At the height of the Mavrodi Mundial Moneybox (MMM) Ponzi scheme craze of 2016, I lost my girlfriend—a sweet, beautifully shaped babe from Imo State who was very, very interested in making money. Loads of money. Her surname must have been ‘Ego’ or something close.
And to think that we were already discussing marriage, meeting families and all that jazz.
She was one of the lords of her MMM cell in Lagos. She would spend valuable phone time preaching MMM to me and telling me how foolish I was not to see the money everyone else was making from MMM.
She made more money by recruiting people to invest in the scheme. The more people she got in, the richer she became. We had heated debates when she wanted me to recruit with her or invest my money in MMM. I was having none of it.
I told her the whole thing was going to crash. That it was a Ponzi scheme. A scam. I cited instances of MMM crashing and burning bank accounts in other countries before it arrived Nigeria. I told her I wasn’t going to put a dime in MMM because sooner or later, everyone in MMM Nigeria was going to regret ever hedging their bets with the scheme.
One day, as I drove from Ikoyi to my office in Lekki, she called to break up with me because she couldn’t understand why I wasn’t supporting “her hustle” and why the media, of which I was a part, “hated MMM so much”. It's the one and only time anyone has ever broken up with me in hellish Lagos traffic.
MMM was beginning to encounter problems across the country and the line of new investors was becoming a trickle. Cash was becoming scarce for MMM investors and my babe felt I was one of the reasons why.
Days later, MMM crashed with a thud felt round the country. My Imo babe and I haven’t been in touch since then. We have both lost each other’s phone numbers. On top MMM.
I remember visiting Port Harcourt soon after MMM crashed and watching as people stood on long queues at ATM dispensing stations, hoping to get some money out. Some were crying and fainting outside cash dispensing machines as it dawned on them that all the money they threw into MMM was gone.
Three years after MMM led many Nigerians to wail and curse, another money quadrupling scheme called Loom arrives, with a similar get-rich-quick appeal and promise. As I write, Nigerians are already testifying glowingly about their huge pay days at Loom.
Loom is a peer-to-peer pyramid scheme which involves people being invited to invest as little as N1000, N2000, or N13,000, with the promise that they would recoup as much as eight times the value of the amount they invested, within a short period of time.
Like MMM, Loom works in a pyramid and there are levels to this thing. The Loom pyramid is grouped into four colour-coded levels - purple, blue, orange and red. Loom operates from WhatsApp groups.
The first person to sign up to the group sits in the red level, which is the central level, and gets the payout when the group fills up.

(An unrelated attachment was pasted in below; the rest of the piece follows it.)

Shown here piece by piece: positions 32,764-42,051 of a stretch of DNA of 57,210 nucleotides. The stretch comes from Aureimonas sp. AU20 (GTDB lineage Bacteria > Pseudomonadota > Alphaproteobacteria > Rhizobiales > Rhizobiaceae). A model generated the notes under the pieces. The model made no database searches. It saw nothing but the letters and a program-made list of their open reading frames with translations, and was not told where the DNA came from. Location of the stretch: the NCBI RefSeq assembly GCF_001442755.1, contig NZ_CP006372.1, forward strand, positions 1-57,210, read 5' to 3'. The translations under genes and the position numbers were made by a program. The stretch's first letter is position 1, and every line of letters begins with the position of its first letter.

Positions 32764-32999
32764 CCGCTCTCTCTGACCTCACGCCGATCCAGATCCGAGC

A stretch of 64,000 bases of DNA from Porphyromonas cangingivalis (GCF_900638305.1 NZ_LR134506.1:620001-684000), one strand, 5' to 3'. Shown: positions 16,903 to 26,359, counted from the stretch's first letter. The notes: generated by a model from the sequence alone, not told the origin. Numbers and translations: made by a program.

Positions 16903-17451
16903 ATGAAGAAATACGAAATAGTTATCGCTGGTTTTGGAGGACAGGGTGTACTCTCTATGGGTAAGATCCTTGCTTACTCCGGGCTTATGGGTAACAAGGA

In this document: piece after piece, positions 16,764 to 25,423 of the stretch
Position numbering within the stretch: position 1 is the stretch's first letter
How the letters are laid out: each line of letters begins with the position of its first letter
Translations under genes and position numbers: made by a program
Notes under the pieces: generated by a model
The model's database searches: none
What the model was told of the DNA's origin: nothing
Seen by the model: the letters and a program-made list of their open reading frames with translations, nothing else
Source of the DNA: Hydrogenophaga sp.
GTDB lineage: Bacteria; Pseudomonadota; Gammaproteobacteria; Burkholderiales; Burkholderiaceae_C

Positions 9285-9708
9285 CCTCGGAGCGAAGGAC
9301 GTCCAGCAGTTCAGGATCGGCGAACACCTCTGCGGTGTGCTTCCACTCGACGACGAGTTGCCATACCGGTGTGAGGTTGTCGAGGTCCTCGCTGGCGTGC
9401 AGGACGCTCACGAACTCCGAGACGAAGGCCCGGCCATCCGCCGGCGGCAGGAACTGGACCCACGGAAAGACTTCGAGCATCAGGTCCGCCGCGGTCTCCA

Two people sit in the orange level, while four investors fill the blue level. The purple level takes new entrants with eight spots open.
Once the eight spots in the purple level are filled, the group splits into top half and bottom half as the investors in the outer levels move into new levels.
The new groups of seven investors each then have to recruit eight new investors to once again break the circles into another two groups.
Investors are typically invited to join a WhatsApp group and are advised to recruit as many other investors as possible because the scheme only works if it keeps a steady stream of new investors to pay earlier investors.
The more people are recruited into the group, the quicker it breaks and the quicker the payouts are to investors. The initial investment is usually paid to the group admin who sits in the red level.
If you invest N1,000, you get N8,000; if you invest N2,000, you get N16,000; and if you invest N13,000 you will reap N104,000.
It really is tempting to Loom right now, trust me. But what happens when new investors aren’t streaming into your WhatsApp group or hundreds of Loom WhatsApp groups around the country? What happens when people cash out and refuse to re-join? What happens when enthusiasm wanes and people become more restrained when they hear that the scheme is crashing elsewhere? Here is what will happen: the scheme crashes, people lose money, wail and cuss and threaten Loom with fire and brimstone.
Like every Ponzi scheme, Loom operates a flat structure. There are no bosses, heads or people calling the shots from marbled offices. There are no known faces to this thing. Just unsustainable money in circulation. And everyone is a player. The game is the game.
Historically, Ponzi schemes are set up to last for a short time. A Ponzi scheme isn’t the most sustainable way to invest your hard earned money. While you jubilate at the moment and tell family and friends that the whole set-up is real, the day would definitely come when the cash dries up and the millions you just invested never return. That day would eventually come when the last pay you funneled into the scheme would be the last the scheme receives before everyone disappears…before the scheme packs up and everyone wails at the feet of cash dispensing machines.
Loom is a looming disaster. For your sake, don’t just do. Don’t be like my babe--the one who got away.